the "Get down make love" effects-wank is made with a harmonizer and delay pedal. The first album is indeed The Game / Fkash which used analogue synthesizers - a Hammond organ is no way a synthesiser, just like an electric piano isn't a synthesiser, because they generate a sound on a different way than a synth, like f.e. the Jupiter. The "no synth"-statement is just to prove the listeners and the guys from the production company (as Brian said once) that everything they hear is guitar, bass, piano and drums, so nobody could say "oh that Synth sounds nice".
That`s very true, and to add something:
Synths tend to be very under-rated in some ways, and overly so in others. Specially back in the 70s. Some people actually thought that the high "for me" in Bo Rhap was a synth, and there`s an interview to Roger in which they ask him if that`s really his voice or a synth. Now, very few people can make a synth generate a wolf howl. How could it be possible to make a synth pronunciate words and more to the point sing?
That`s why the band put the "no synths" statement. As far as I know, there`s no synth able to do the effects of Get Down Make Love either. Queen (and prog bands in general, if I dare call Queen a prog band, at least during their first 5 albums) used a lot more studio/contemporary effects, than synths. With very few exceptions (e.g. Genesis), synths were used in pop music only for the following purposes, which aren`t related at all with analog substractive synthesis:
- Bass lines (e.g. Staying Power, Body Language...)
- Pads (e.g. Invisible Man, techno music, New Era, etc)
- Robotic sounds (e.g. Machines, A Human Body, Radio Ga Ga, Styx`s Mr Robotto...)
- Arpeggiator (e.g. Duran Duran`s Rio, Queen`s Action This Day & Las Palabras De Amor)
- Instrument Impressions
By the last point I mean, for example, to do violin parts in the keyboard. That was very useful and is nowadays very popular, because, for example, in Led Zeppelin`s All My Love, they would have to hire a 40 piece string orchestra and a trumpet player just for that song; and it would cost a lot of money (besides paying the conductor, the orchestra, the instruments, the transportation, think of how many mics and amps they`d have to add to the stage, and all just for a song). So it was easier to have those sounds stored in a keyboard that Jonesy played.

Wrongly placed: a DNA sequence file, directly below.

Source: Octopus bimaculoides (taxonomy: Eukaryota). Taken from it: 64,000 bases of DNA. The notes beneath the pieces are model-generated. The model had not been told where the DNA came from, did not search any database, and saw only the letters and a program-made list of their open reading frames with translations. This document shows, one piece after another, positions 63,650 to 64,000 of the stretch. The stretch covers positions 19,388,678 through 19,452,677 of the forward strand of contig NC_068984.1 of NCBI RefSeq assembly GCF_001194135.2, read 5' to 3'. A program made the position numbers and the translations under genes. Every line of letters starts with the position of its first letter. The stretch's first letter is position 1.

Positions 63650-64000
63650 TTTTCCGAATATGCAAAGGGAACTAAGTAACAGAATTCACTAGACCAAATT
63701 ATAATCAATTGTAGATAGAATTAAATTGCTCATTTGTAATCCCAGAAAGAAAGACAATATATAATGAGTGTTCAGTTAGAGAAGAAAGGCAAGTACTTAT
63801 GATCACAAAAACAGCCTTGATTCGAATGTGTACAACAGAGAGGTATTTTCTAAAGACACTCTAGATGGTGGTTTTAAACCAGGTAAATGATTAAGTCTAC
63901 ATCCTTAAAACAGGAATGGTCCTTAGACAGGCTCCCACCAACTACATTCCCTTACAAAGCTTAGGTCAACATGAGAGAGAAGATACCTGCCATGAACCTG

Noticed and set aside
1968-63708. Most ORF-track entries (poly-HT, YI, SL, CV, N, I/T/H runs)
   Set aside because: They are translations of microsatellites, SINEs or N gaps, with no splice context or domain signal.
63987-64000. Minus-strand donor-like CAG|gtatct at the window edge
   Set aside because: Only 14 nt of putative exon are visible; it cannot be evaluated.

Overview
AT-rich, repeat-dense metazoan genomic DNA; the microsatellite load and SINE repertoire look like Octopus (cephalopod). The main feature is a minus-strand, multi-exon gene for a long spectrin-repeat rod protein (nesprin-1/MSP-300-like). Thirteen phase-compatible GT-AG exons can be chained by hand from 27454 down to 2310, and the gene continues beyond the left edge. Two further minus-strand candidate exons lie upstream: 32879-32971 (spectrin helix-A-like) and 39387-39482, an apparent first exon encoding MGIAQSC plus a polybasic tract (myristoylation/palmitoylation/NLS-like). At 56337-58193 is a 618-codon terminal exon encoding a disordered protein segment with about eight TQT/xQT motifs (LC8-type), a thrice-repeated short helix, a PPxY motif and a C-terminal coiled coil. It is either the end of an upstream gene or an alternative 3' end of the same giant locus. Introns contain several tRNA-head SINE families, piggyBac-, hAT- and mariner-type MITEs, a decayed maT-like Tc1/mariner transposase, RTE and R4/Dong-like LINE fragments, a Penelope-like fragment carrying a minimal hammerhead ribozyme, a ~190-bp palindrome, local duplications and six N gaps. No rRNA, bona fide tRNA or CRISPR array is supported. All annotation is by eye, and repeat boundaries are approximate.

Nowadays hardly more than 1% of semi-pro bands or orchestra (either salsa, pop, rock or whatever) use synths. Now they use "workstations" (i.e. keyboards in which you can`t create sounds in, but you can use the pre-sets which fullfil the already mentioned functions).
Yes and Genesis are part of the very few group of rock bands that actually used synths or samplers for effects. The rest used some of the following:
- Tape Phasing
Then there`s the combination of those. For example in Ogre Battle the outro has some reverb. When it was reversed (for the intro), the echo came first and then the actual part, so it was a "phantom" like effect which didn`t require synths at all.
There are also specific effects for each instrument. In piano the best known one is the Phil Spector effect (which he didn`t invent but popularized), consisting in one person getting inside the piano and plucking the strings, while other person played. That way the piano "rang" (check Nevermore at the end of the verse).
In guitar, specially electric, there are many well-known "weird" effects, most of them achieved through pedals (listen to Rage Against The Machine). A good one which I just love is the effect of using a Talkbox and start tapping, while you generate very low sounds with your mouth.
John hated HS. Fred's fave singer was not PR. Roger didn't compose 'Innuendo.' Witness testimonies are often inaccurate. Scotland's not in England. 'Bo Rhap' hasn't got 180 voices.